If renting texts from several vendors, be prepared to keep track of multiple due dates. Some send text or email reminders. That said, we read some grousing in online reviews about notifications that never appeared. Student reviewers report that they were smacked with overdue fines even though they claim the book was returned at the appointed time. Some assert that, although returned books were in excellent condition, the rental site insisted otherwise and assessed an extra fee. Still, student reviews suggest that renting is a good deal, on the whole.
Etextbooks.Students still overwhelmingly prefer print textbooks to digital, but their use is slowly on the rise. Etextbooks can hold great appeal. Aside from the environmental benefits, obtaining and disposing of an etextbook is a breeze, especially when compared with the headaches associated with buying/selling/renting/returning print copies. There's no anxiety about defacing a book that's destined for the return bin. And let's not forget how easy an ebook is to carry.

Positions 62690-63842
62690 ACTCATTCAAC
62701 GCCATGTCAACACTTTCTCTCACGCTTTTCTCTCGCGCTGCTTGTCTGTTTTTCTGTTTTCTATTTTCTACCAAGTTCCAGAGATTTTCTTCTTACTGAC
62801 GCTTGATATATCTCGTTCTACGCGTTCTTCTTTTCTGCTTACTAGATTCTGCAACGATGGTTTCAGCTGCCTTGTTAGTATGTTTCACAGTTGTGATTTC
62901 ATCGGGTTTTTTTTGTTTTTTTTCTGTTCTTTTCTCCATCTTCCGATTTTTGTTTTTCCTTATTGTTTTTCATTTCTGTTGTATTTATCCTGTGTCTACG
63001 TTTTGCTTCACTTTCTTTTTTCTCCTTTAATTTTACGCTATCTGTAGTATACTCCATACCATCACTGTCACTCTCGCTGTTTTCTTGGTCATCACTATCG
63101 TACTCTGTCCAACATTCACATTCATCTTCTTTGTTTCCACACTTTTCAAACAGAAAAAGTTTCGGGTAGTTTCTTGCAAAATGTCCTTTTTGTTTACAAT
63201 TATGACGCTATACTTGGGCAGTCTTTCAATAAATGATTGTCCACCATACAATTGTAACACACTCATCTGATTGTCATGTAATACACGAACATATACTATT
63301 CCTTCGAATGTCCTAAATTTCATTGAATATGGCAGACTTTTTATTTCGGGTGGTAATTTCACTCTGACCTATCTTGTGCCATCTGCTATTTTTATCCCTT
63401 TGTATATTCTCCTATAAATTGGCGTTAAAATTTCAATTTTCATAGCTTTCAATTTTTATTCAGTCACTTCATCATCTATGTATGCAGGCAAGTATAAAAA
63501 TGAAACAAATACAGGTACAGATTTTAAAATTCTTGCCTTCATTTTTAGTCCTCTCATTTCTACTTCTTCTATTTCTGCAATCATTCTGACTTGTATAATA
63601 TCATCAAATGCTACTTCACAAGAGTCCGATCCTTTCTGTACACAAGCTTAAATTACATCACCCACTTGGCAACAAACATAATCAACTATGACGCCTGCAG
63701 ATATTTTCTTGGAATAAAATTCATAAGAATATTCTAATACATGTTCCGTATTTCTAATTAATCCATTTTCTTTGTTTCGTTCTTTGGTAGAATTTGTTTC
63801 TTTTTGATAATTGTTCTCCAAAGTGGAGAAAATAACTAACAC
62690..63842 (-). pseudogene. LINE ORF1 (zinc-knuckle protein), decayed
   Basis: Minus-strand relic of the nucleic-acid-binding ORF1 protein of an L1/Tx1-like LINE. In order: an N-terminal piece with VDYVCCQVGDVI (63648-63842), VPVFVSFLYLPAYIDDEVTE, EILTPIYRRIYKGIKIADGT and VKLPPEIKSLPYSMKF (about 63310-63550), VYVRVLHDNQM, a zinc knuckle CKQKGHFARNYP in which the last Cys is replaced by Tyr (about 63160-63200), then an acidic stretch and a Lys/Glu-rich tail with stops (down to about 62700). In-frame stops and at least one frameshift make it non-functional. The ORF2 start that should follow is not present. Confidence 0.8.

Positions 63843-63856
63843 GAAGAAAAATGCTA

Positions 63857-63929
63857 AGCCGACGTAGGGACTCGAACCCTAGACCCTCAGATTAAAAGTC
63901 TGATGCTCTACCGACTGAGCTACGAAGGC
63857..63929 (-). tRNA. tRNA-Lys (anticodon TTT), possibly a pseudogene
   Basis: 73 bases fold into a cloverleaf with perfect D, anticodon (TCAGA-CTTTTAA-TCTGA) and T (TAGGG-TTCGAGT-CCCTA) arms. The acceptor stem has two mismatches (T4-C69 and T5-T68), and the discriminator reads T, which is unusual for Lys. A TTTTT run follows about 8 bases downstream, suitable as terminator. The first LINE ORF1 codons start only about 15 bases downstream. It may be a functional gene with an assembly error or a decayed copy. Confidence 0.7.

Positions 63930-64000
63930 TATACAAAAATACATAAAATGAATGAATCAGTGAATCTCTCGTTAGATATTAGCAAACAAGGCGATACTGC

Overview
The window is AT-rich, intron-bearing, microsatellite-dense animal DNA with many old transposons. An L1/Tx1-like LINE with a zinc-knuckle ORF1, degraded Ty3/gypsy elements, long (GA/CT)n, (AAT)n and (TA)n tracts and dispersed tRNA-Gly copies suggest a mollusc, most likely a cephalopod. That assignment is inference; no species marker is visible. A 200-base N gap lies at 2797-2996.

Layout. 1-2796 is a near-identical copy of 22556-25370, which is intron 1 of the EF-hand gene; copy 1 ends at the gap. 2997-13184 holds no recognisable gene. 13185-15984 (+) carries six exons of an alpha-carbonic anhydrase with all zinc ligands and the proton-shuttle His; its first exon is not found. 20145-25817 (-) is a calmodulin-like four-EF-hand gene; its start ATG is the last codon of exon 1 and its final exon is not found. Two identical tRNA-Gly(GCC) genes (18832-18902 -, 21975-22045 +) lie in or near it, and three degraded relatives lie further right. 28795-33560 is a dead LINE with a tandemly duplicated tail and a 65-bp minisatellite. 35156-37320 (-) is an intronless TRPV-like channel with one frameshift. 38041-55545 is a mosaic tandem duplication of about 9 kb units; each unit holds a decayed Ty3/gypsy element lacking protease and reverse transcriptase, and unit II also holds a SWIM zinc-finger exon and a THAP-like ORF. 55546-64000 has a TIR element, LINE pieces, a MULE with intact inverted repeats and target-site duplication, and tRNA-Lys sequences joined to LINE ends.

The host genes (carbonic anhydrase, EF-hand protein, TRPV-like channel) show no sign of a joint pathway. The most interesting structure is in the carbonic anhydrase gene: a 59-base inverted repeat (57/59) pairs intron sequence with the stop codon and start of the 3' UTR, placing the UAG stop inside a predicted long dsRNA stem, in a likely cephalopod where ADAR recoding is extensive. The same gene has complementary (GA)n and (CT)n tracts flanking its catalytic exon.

All the sites recommended here offer etextbooks; ValoreBooks does not. Digital versions of textbooks are not available for every title or course, nor are available versions offered by every seller. Ebooks are frequently offered for rent but not for purchase. For the largest selection of ebooks, it may make sense to visit sites such as VitalSource (formerly CourseSmart) and Intel Education Study that are dedicated etextbook sales and rentals.
Digitized books often cost much less than new hard copies. That said, used print copies on the sites we researched were generally cheaper than ebooks and ebook rental was considerably more expensive than renting a paper copy. Still, renting a digital textbook may be an ideal solution for students who procrastinate or forget about deadlines. The rented etextbook simply appears immediately after payment and disappears at the end of the rental period -- no worry about receiving the rented physical book in time for class or forgetting to return it and being hit with overdue fees.